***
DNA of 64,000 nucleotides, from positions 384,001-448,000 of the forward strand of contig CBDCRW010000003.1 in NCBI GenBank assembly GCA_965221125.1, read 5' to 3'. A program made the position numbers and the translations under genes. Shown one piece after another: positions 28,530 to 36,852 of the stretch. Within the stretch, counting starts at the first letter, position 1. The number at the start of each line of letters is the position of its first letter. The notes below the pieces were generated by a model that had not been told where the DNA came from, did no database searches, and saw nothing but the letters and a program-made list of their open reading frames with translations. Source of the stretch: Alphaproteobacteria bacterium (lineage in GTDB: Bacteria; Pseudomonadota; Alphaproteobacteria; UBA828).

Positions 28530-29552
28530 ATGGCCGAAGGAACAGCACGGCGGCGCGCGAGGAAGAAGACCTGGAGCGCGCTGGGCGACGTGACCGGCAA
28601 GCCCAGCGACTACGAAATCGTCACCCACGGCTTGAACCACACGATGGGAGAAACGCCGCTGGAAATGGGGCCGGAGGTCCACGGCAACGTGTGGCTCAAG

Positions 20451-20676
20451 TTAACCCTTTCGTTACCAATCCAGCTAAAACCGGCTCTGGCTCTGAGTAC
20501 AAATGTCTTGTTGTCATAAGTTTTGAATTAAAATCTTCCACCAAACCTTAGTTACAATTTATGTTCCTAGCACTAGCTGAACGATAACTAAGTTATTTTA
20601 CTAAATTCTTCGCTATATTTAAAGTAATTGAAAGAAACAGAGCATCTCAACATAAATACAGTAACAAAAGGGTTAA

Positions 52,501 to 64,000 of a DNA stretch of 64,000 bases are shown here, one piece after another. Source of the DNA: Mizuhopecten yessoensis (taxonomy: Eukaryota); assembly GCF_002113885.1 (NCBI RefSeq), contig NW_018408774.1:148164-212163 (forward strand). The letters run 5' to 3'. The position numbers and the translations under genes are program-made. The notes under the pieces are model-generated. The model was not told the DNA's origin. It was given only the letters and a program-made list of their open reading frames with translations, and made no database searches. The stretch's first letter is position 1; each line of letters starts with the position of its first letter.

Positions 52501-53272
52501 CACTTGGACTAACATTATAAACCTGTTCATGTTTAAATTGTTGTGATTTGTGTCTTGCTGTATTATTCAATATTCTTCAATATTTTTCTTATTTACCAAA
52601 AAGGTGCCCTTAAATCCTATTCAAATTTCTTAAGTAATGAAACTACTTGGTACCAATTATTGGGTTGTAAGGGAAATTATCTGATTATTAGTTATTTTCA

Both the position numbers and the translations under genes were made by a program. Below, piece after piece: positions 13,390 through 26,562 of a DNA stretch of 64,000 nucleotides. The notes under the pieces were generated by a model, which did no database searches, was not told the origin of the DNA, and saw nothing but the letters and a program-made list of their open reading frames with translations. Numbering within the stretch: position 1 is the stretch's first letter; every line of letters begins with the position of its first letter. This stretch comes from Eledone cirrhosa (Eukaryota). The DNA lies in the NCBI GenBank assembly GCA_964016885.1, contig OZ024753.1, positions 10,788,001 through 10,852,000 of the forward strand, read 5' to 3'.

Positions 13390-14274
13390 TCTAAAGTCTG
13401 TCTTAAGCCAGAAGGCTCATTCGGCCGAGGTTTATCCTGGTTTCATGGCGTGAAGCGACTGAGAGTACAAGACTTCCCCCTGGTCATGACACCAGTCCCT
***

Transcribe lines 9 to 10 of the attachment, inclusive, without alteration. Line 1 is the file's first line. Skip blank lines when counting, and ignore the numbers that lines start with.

Positions 52,501 to 64,000 of a DNA stretch of 64,000 bases are shown here, one piece after another. Source of the DNA: Mizuhopecten yessoensis (taxonomy: Eukaryota); assembly GCF_002113885.1 (NCBI RefSeq), contig NW_018408774.1:148164-212163 (forward strand). The letters run 5' to 3'. The position numbers and the translations under genes are program-made. The notes under the pieces are model-generated. The model was not told the DNA's origin. It was given only the letters and a program-made list of their open reading frames with translations, and made no database searches. The stretch's first letter is position 1; each line of letters starts with the position of its first letter.

Positions 52501-53272